Company's executive officers and directors as a group and (iii) all other
stockholders known by Stac to own beneficially more than five percent of the
Company Common Stock, based upon the expected beneficial ownership by such
persons of Stac Common Stock, Company Common Stock and options to acquire
Company Common Stock as of October 15, 1998. A list of the individuals who are
expected to be executive officers of the Company immediately following the
Distribution is set forth under the heading "MANAGEMENT." Except as otherwise
indicated, each individual named is expected to have sole investment and voting
power with respect to the securities shown.
 
<TABLE>
<CAPTION>
                                               AMOUNT AND
                                               NATURE OF       PERCENT
                                               BENEFICIAL    BENEFICIALLY
             NAME AND ADDRESS(1)               OWNERSHIP        OWNED
             -------------------               ----------    ------------
<S>                                            <C>           <C>
Microsoft Corporation........................   611,872          9.5%
One Microsoft Way
Redmond, WA 98052-6399
Gary W. Clow(2)..............................   373,756          5.8%
Robert W. Johnson(3).........................   439,727          6.8%
Douglas L. Whiting(4)........................   344,042          5.3%
Arthur J. Collmeyer..........................
Stephen A. Farnow............................
Robert A. Monsour............................
William R. Walker............................
</TABLE>
 
- ---------------
 *  Less than 1%
 
(1) This table is based upon information supplied by officers, directors and
    principal stockholders and Schedules 13D and 13G, if any, filed with the
    Commission. Unless otherwise indicated in the footnotes to this table and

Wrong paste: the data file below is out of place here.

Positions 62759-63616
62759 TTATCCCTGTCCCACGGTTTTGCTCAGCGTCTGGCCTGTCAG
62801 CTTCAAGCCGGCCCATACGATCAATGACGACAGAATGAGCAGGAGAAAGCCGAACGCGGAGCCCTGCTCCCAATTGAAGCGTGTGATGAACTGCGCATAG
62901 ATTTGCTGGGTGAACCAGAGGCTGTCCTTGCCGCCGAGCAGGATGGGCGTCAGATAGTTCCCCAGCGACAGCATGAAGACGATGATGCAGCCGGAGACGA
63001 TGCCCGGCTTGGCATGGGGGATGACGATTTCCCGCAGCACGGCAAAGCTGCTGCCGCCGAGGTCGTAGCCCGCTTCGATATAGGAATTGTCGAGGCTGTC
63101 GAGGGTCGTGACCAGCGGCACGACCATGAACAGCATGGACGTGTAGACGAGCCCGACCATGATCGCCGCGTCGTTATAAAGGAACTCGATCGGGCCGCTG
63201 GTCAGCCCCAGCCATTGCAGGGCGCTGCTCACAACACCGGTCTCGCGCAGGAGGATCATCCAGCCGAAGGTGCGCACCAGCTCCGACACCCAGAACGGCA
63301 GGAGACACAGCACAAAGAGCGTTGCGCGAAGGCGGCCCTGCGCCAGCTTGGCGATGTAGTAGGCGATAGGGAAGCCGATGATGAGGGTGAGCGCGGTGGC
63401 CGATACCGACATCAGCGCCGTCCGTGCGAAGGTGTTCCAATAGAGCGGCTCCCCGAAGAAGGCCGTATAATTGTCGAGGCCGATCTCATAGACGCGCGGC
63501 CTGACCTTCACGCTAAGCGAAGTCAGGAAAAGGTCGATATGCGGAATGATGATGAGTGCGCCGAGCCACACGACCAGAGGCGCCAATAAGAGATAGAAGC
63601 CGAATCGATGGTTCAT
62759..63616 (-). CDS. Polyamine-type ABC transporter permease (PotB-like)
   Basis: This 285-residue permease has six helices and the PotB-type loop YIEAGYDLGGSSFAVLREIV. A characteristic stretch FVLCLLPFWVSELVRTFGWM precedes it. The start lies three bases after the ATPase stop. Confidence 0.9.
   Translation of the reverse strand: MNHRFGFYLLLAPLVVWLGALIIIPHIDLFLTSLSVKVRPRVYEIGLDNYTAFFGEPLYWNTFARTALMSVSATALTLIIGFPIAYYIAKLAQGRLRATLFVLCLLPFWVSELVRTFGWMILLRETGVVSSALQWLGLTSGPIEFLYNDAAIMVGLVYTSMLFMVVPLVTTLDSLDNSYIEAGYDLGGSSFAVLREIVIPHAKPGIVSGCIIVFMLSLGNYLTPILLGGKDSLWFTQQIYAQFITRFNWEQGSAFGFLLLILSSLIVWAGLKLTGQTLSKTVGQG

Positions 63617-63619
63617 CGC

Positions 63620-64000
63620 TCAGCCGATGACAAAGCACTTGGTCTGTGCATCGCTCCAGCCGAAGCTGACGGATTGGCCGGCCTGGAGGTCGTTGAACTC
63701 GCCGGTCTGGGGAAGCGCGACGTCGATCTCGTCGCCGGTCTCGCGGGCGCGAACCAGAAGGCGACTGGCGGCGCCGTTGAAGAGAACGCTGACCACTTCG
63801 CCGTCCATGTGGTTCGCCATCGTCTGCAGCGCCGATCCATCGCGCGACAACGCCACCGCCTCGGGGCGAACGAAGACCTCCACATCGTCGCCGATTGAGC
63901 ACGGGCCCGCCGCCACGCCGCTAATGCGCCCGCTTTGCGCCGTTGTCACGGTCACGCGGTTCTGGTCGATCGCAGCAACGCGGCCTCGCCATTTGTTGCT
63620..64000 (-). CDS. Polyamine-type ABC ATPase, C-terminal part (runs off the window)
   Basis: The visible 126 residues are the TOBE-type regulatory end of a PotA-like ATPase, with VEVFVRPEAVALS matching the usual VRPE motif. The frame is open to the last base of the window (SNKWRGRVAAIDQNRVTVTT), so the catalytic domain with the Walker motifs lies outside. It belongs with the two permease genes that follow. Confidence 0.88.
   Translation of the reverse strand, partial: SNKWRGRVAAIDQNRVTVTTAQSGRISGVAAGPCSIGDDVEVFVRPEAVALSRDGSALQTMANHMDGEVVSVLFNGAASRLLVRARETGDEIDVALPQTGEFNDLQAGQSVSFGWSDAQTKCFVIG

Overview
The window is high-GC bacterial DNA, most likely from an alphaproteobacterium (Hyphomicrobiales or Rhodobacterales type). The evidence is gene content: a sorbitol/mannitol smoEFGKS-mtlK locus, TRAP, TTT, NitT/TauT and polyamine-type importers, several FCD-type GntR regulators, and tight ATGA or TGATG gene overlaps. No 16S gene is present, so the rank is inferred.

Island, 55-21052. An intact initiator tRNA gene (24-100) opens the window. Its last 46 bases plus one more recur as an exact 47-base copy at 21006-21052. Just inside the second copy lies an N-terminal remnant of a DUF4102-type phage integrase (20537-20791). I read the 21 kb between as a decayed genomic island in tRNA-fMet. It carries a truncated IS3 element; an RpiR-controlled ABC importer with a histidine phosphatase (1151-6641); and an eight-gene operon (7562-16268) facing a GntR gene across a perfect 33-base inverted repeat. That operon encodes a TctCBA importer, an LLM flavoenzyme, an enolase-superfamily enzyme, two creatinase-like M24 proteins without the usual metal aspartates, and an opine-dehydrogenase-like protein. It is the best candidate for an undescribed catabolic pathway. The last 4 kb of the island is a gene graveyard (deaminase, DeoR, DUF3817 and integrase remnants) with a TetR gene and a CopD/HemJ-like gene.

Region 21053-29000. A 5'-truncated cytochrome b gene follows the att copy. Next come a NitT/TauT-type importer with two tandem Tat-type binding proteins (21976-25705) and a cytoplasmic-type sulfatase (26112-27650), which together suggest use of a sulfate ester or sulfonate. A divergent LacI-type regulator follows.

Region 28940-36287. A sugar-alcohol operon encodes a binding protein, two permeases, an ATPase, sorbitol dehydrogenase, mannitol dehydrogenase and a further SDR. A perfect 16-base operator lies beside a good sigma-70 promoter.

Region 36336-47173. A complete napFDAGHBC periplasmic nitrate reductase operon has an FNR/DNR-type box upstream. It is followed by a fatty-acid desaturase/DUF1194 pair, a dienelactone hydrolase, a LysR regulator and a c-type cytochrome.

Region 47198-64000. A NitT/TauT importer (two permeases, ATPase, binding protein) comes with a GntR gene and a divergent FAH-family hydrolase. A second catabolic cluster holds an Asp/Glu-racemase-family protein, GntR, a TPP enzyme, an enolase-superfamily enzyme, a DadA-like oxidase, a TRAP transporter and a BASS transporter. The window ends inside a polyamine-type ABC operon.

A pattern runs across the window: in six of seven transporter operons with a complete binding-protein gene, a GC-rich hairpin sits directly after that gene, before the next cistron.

subject to community property and marital property laws where applicable,
    each of the stockholders named in this table has sole voting and investment
    power with respect to the shares indicated as beneficially owned.
 
(2) Includes 437,736 shares held by the Robert W. Johnson Revocable Trust, of
    which Dr. Johnson is Trustee.
 
(3) Includes 4,504 shares held of record by Mr. Clow's minor daughter, of which
    Mr. Clow disclaims beneficial ownership.
 
(4) Includes 344,402 shares held by the Whiting Family Trust, of which Mr.
    Whiting serves as Trustee.
 
                                       62
<PAGE>   68
 
                 HI/FN CERTIFICATE OF INCORPORATION AND BYLAWS
 
     The following is a summary of the Company Certificate and the Company
Bylaws, as each will be in effect following the Distribution, and is qualified
in its entirety by reference to the complete text of the Company Certificate as
set forth in Annex I hereto, and the Company Bylaws as set forth in Annex II
hereto.
 
AUTHORIZED STOCK
 
     The Company Certificate provides that the Company is authorized to issue
110,000,000 shares of stock, consisting of 100,000,000 shares of Company Common
Stock and 10,000,000 shares of Company Preferred Stock together with the Company
Common Stock, "Company Stock"). Shares of Company Preferred Stock may be issued
from time to time, in one or more series, each of which series shall have such
voting powers, designations, preferences and rights, and the qualifications,